Much of the province received rain this past week, with significant rainfall (over 76 mm or 3 inches) in Huron Shores and Georgian Bay and eastern Ontario. A 25 to 50 mm (1-2 inch) rain mid-summer can still help finalize average yields, but it is too early to make final yield predictions. Crops that will benefit most are hay, pasture, corn, longer day soybean varieties, and forage and cover crops seeded after cereal harvest.
Most of the winter wheat acres have been harvested. Yields are average to above average this year (between 90-110 bu/acre), but some variability with some fields yielding over 140 to low 70’s on sandy soils, and quality has been excellent for the most part. Spring wheat stands are in good condition as harvest approaches over the next few weeks. Yields are expected to be average across the province. There are some concerns with plant stress due to lower rainfall amounts in the southwest and lodging in eastern Ontario.
Overall, edible beans are progressing well. Disease pressure has been low due to dry weather in most regions.
Soybean growth continues to be varied across the province as we enter mid-August pod set and pod fill stages. Soybeans will benefit from these recent rains which should reduce the spider mite pressure. Disease pressure remains low, although Sudden Death Syndrome infected areas in fields in the southwest have become more prevalent as the crop matures.
A large amount of the province’s corn has been tasseling and pollinating over the past couple weeks, a stage when crop stress tends to have the biggest impact on yield. Corn is highly variable across the province, with many fields in good condition except in the exceptionally low rainfall areas and lighter sandy soils, where crop stress is evident by variable height and staging. Some yield loss is be expected in these fields due to unrelieved stress at this point in maturity. Final yields still depend on rainfall through remainder of the season.
Several growers are considering selling drought stressed corn as silage off the field to local livestock producers. Some factors to consider include potential grain content and removal of crop residue and fertility from the field in the form of the leaves, stalks and cobs in addition to the grain. It is also difficult to estimate silage yield and moisture. Samples should be taken before harvesting the field to determine the whole plant moisture. For proper silage fermentation and storage, the recommended silage moisture content should be:
- horizontal bunker silos: 65%-70%
- tower silos: 62%-67%
- bag silos: 60%-68%
Yields are best determined by weighing a few loads as they come off the field and adjusting to dry matter content (0% moisture). For more information, visit Field Crop News.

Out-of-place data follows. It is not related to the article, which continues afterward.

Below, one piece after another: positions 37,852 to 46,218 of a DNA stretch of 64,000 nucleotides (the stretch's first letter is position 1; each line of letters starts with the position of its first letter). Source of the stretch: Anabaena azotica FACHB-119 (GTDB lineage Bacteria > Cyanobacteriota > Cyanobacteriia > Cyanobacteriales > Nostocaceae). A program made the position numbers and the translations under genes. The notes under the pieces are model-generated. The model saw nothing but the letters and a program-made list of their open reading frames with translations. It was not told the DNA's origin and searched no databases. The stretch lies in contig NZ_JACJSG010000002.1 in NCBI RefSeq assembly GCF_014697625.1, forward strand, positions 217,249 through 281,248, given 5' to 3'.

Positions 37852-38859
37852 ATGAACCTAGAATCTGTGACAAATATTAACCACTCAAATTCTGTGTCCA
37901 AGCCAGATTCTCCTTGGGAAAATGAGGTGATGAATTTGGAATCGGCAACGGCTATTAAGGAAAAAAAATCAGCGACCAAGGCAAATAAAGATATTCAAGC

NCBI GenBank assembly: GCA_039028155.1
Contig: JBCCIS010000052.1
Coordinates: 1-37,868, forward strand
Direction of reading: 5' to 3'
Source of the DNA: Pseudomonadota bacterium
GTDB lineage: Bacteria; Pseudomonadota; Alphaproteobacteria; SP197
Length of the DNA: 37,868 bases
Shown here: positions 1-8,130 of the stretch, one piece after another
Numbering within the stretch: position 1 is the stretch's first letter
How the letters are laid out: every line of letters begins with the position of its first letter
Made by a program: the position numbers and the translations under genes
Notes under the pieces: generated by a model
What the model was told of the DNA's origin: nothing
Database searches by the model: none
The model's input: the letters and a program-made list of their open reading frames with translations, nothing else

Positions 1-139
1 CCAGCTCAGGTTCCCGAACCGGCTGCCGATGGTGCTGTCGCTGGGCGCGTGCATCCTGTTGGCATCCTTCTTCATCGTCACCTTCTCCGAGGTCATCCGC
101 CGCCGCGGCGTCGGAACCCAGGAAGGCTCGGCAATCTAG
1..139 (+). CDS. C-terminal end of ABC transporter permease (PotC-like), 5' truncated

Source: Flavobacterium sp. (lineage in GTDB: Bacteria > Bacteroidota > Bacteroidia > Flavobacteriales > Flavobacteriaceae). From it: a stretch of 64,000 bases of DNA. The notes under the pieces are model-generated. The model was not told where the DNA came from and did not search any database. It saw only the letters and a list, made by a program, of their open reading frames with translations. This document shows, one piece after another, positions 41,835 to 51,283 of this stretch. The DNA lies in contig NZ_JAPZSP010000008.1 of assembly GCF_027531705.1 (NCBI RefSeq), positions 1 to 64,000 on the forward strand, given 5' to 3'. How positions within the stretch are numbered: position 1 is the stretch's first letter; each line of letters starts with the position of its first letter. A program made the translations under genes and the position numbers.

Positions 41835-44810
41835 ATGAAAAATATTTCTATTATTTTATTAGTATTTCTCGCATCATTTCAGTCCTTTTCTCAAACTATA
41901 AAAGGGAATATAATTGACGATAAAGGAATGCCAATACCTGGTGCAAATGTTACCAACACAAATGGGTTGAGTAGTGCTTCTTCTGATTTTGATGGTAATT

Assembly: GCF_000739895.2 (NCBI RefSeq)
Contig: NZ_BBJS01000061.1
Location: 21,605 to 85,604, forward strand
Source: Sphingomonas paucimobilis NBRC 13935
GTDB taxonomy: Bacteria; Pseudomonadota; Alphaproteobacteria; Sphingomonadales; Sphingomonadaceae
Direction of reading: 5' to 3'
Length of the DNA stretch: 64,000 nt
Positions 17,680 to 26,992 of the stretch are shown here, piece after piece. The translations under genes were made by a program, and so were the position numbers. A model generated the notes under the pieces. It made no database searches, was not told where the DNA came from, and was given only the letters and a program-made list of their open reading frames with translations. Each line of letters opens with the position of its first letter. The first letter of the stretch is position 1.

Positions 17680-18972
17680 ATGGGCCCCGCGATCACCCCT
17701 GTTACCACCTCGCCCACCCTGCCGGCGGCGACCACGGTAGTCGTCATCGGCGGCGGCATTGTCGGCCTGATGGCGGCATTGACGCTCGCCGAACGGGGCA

This most recent rain will significantly help new growth on the alfalfa and grasses for hay and pasture. Alfalfa in the full flower stage will not grow anymore and should be cut to stimulate new growth. Note that forages, including corn silage, harvested immediately after a rainfall following dry weather stress can be high in nitrates resulting in livestock poisoning and silo gas. This is particularly high risk during the 5 – 7 days following a rain that ends a severe dry period. Silo gas can be fatal to both humans and livestock. Extra caution should be taken around silos, feed rooms, etc. and keep these areas well ventilated after silo filling. For more information, see factsheet on Potential Nitrate Poisoning and Silo Gas When Using Corn Damaged by Dry Weather for Silage, Green Chop or Grazing.
There is still time to seed some cover crops. See the Field Crop News Article Cover Crops Following Cereals and Late Summer Harvested Crops for some options. Keep in mind, many of the cover crops can be used as emergency forages such as oats and oat mixture, fall rye and red clover under-seeded in the winter wheat crop to name a few.
Weather Data – August 1 – 7, 2022
|Location||Year||Highest Temp (°C)||Lowest Temp (°C)||Rain (mm)||Rain (mm) April 1st||GDD 0C April 1st||GDD 5C April 1st||CHU May 1st|
|||10 YR Avg. (2011-20)||27.7||16.4||10.4||390||2159||1517||2361|
|||10 YR Avg. (2011-20)||27.4||14.7||26.7||363||2031||1393||2199|
|||10 YR Avg. (2011-20)||27.4||14.4||16.7||358||2010||1377||2182|
|||10 YR Avg. (2011-20)||27.5||14.4||12.4||334||2020||1385||2198|
|||10 YR Avg. (2011-20)||26.8||11.8||20.8||359||1812||1192||1951|
|||10 YR Avg. (2011-20)||26.4||12.6||21.6||368||1793||1180||1952|
|||10 YR Avg. (2011-20)||27.6||11.6||30.4||330||1840||1219||1956|
|||10 YR Avg. (2011-20)||28.1||13.6||13.7||342||1932||1312||2084|
|||10 YR Avg. (2011-20)||25.7||10.7||22.1||304||1555||1018||1729|
|||10 YR Avg. (2011-20)||26.7||12.8||19.9||332||1666||1107||1852|
|||10 YR Avg. (2011-20)||25.6||10.2||10.5||321||1468||919||1585|
|||10 YR Avg. (2011-20)||26.3||9.1||15.8||325||1593||1026||1738|
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